I stayed up until 1 am reading and it wasn’t until the next day that I realized this book helped fulfill my goal of reading more books with disabled characters.
Heath, a strong young woman, is confined to a wheel chair after injuring her spinal cord in an ice climbing accident. In the first pages of the novel she bitterly wheels her wheelchair through an accessible camping lot, only to fall out onto a pair of lost girls. The two girls, one twelve and one thirteen, have been lost in the wilderness for almost a month. They’re nearly naked, horribly traumatized, and unwilling to be parted from Heath.
The book is part of the Anna Pigeon series, so Anna is the main character. Heath gets a lot of page time though, and is able to help the lost girls both because of, and in spite of, her status as a paraplegic. Her character moves from being angry and bitter almost all the time, drinking and smoking, to fighting for others, working hard, and accepting that her new status doesn’t change who she is. The book included a great passage about her wheelchair going from being “other” to being a part of her body.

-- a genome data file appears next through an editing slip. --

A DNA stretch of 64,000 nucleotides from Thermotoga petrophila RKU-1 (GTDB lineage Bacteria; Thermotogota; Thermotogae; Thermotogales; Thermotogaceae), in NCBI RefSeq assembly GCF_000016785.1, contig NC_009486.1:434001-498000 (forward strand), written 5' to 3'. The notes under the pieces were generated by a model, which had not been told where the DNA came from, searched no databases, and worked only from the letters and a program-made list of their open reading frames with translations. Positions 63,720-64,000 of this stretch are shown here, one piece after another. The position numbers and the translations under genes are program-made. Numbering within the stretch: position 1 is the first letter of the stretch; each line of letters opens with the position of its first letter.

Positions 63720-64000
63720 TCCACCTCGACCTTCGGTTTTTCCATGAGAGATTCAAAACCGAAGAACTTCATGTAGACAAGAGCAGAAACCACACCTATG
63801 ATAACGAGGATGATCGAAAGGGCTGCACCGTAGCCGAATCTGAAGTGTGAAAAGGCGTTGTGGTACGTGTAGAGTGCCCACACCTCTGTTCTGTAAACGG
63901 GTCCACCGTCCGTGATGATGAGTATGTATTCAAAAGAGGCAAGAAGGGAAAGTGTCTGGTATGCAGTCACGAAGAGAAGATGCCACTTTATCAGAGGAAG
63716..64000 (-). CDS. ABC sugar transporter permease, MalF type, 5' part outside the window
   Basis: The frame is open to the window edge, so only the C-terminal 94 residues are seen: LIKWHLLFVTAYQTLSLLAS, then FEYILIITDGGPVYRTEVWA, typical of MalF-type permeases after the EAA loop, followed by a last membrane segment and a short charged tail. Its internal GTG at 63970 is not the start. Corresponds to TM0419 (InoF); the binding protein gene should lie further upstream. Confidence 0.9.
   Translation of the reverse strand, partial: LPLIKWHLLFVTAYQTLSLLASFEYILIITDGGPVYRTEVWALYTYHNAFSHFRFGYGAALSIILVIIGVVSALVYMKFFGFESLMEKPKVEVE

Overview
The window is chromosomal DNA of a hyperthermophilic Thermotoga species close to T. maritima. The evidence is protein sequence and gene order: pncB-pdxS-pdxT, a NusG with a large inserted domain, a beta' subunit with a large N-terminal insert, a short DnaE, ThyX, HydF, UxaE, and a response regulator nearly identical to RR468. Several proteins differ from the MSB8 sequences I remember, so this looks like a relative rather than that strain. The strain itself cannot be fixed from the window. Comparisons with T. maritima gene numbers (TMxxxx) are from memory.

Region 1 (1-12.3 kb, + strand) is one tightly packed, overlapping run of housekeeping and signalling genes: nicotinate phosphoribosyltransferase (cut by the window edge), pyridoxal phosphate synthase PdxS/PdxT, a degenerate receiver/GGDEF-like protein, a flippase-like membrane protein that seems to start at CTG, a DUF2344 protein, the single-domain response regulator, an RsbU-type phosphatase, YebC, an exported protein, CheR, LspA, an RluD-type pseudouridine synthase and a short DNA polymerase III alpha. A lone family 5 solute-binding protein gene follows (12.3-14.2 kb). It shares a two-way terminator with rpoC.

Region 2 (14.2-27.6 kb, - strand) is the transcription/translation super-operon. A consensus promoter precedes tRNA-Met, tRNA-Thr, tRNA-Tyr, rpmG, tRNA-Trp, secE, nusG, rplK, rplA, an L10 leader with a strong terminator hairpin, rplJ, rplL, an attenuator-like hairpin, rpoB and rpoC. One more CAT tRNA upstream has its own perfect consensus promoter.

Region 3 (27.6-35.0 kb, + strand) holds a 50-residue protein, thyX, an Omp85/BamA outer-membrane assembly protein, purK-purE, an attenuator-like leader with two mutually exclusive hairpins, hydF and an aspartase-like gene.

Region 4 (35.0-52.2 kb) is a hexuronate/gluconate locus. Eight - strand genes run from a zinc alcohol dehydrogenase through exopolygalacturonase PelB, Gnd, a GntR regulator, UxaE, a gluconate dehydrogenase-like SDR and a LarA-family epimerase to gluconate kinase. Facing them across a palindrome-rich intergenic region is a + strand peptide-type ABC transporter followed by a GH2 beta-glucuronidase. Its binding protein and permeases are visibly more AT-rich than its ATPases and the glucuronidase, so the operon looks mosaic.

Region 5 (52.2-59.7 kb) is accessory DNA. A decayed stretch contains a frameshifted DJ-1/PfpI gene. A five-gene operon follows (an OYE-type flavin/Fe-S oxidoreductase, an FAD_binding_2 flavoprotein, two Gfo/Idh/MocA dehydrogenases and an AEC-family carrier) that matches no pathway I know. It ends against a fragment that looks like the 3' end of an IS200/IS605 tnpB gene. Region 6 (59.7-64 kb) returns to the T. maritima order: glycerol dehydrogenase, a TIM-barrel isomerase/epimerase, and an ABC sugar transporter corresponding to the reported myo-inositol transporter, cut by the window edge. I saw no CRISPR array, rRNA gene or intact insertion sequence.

There was also a very fine mystery going on. The girls turn out to be part of a religious cult/commune that practices polygamy and child marriage. Their parents are firmly against any psychological counseling. They don’t want the police or anyone else involved in their life. Questions arise about demons; did the girls see one? Is it responsible for the dead animals and strange attacks in the night?
Trigger warning: torture of animals and violence towards women (including rape). While the worst abuse takes place off stage, the story doesn’t shy away from portraying uncomfortable scenes. When I got to the end I was surprised by the depth of the villain’s depravity and unsure that all the characters would recover well. So while it kept me turning pages, this book might not be for everyone.
I was fairly sure I had the mystery figured out at least five times, only to change my mind twenty pages later. I stayed up late reading because I had to know how it all came together. I suspected all sorts of things for the characters, which include a handful of park rangers, a youth pastor, and the girls’ families. Most of what I guessed didn’t come to pass. It was nice to see a book that didn’t rely on the usual tropes.
I’m looking forward to reading more of the Anna Pigeon stories, hopefully they’ll all have characters as good as Heath.